Finding a frail older person on the floor is stressful and chaotic. In this post, I provide some guidelines about what to do after a fall. Manage falls carefully. There can be major injury even if pain is not severe. Falls can also be due to a new medical problem. The most important points are: Step by Step Care After a Fall Call 911immediately for emergencies. Even for non-emergencies, do a 5-minute assessment before moving the person. Move the person into a sitting position if she/he appears stable. Provide follow-up care. Prevent future falls. Be […]
In the last post, I described my Mom’s recent fall. She ended up in the Emergency Room but is fine now. I was alarmed but not surprised that she fell. It was not her first tumble. Her fall did raise a red flag for me. What can be done to prevent her from tripping again? And what can be done to avoid serious injury. In this post I’ll discuss two strategies. First, improving her ability to walk safely. Experts call these “intrinsic factors”. Second, creating a “fall-proof” environment. Experts call these “extrinsic factors”. There is […]
Yikes, my 93-year-old Mom fell. Fortunately, it wasn’t serious, and I only heard about it the next day. Help arrived promptly since it happened outside. She was taken to the Emergency Room for evaluation and triage. They made the initial determination that she was stable enough to wait. After 8 hours of waiting, she decided she felt just fine and left. She’s not looking forward to going to the ER again. I’m not at all surprised that my Mom fell. That’s because it’s not the first time. A previous fall is the highest single predictor […]
Kate is an 84-year-old widow with mild Alzheimer’s Disease. She lives alone and in the past year she has lost 10 pounds. She has also fallen multiple times. This is serious. The last time she fell she was on the floor for at least 8 hours. Her daughter called and then came by when Kate didn’t answer the phone. She was hospitalized for a condition called rhabdomyolysis. Afterwards, she was in a skilled nursing facility before returning home. She regained weight and received physical therapy. The daughter has “decluttered” the apartment to decrease the risk […]
The physician who hired me decades ago was a leader. It took his entire career but against a great deal of resistance, he built a premier healthcare system. Even so, he always had time for me. Whenever I stopped by, he would always pull up a chair. It was as if my activities and ideas were just as important as his. There’s something else I remember. I became his healthcare provider not long after he developed Parkinson’s Disease. He ended up being a frequent user of the healthcare system he built. He had many falls. […]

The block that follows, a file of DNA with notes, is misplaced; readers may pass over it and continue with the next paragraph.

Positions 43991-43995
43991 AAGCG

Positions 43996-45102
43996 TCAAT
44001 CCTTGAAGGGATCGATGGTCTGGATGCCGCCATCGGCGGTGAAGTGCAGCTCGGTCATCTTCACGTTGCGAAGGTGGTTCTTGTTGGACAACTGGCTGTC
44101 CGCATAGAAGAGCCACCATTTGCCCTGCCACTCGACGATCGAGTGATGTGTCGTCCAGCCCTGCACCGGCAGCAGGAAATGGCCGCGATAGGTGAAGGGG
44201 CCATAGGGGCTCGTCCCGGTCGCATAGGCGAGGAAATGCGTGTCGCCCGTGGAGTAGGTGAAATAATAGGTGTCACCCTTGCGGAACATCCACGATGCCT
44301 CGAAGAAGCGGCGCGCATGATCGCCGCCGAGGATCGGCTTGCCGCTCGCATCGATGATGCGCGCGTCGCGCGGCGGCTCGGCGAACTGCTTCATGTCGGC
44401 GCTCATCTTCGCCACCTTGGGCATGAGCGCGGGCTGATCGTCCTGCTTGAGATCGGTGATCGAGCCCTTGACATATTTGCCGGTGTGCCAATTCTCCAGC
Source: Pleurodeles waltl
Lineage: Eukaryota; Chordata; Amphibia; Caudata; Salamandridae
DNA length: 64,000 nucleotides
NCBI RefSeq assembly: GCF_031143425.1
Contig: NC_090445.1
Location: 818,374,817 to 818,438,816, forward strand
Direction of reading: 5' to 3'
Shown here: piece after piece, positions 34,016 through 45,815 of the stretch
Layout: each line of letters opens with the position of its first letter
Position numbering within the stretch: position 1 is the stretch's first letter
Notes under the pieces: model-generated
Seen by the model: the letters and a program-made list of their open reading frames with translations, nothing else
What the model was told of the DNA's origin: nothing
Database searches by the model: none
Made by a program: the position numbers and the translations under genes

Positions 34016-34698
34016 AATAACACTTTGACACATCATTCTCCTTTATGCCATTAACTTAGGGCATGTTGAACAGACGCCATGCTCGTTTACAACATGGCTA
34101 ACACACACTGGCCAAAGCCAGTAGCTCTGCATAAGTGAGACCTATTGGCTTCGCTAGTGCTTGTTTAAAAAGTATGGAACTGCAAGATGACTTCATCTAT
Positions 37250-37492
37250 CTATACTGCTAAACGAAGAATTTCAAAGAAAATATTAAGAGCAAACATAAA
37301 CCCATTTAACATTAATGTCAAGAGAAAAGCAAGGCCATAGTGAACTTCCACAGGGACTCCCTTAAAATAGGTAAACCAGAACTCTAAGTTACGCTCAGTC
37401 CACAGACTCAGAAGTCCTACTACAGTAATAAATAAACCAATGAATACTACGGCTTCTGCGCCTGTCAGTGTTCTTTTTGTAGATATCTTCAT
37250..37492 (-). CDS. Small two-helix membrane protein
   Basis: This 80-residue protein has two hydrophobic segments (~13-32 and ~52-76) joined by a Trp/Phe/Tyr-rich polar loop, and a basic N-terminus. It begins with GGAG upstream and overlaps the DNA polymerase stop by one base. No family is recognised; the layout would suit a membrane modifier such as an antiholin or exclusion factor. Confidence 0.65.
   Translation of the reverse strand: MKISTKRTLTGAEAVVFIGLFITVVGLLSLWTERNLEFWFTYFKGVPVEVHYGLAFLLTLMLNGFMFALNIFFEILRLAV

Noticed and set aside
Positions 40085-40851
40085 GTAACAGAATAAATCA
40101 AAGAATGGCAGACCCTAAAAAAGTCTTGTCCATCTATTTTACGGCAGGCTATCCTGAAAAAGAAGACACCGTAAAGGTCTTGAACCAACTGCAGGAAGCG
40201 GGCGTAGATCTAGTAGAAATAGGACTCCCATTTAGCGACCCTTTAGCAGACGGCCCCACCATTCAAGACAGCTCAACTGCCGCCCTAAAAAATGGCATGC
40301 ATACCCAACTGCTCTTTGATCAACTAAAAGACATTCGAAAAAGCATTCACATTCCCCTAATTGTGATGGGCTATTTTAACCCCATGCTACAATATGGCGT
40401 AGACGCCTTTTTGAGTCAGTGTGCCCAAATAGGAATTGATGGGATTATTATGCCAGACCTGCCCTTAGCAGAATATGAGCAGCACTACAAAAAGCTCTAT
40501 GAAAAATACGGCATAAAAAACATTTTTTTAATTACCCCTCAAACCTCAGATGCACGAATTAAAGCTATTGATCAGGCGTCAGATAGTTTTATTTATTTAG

My Dad has lived with us for two years ever since Mom died. He’s 87 now and has become more and more disabled due to recurrent strokes. Is there a better way to control his hypertension? He’s on 3 medicines and his blood pressure is still over 160. His doctor is suggesting another medicine. I’m very worried because he needs help walking. His pressure drops below 95 when he stands up. He gets dizzy and he falls a lot. I think it’s because of his meds. What is the best blood pressure for this person? […]
My Mom is 86 years old and “frail”. She has been in and out of the hospital for heart problems. I’ve been checking her oxygen levels, her blood pressure, and her heart rate. Her heart rate is usually around 55. Sometimes it dips as low as 48 then goes back up. That seems slow to me. Her PCP says that her slow heart rate is due to her medicines. Is her heart rate too slow? Is it making her weaker? Is she getting enough oxygen to her brain? In the above scenario, the patient’s heart […]
As our population gets older, will we just build more hospitals? Our healthcare system is designed this way. Hospitals are the center of the healthcare universe. When patients become acutely ill they go to the hospital. The hospital takes over.
Dr. Warren Wong
The hospital is a hard place for older patients. In a previous post, I described three awful things that happen too often. I was frequently asked to help care for frail older patients in the hospital. Based on these experiences, I came up with 8D's.
When you have an older loved one in the hospital, think of these 8 Ds:
In a previous post, my friend Shannon talked about gracefully and thankfully accepting a caregiver at a certain stage in life. Today’s post is Part 2 of our discussion. Shannon talks about the relationship “rules” that both the caregiver and the client need to keep in mind to make the relationship a strong one.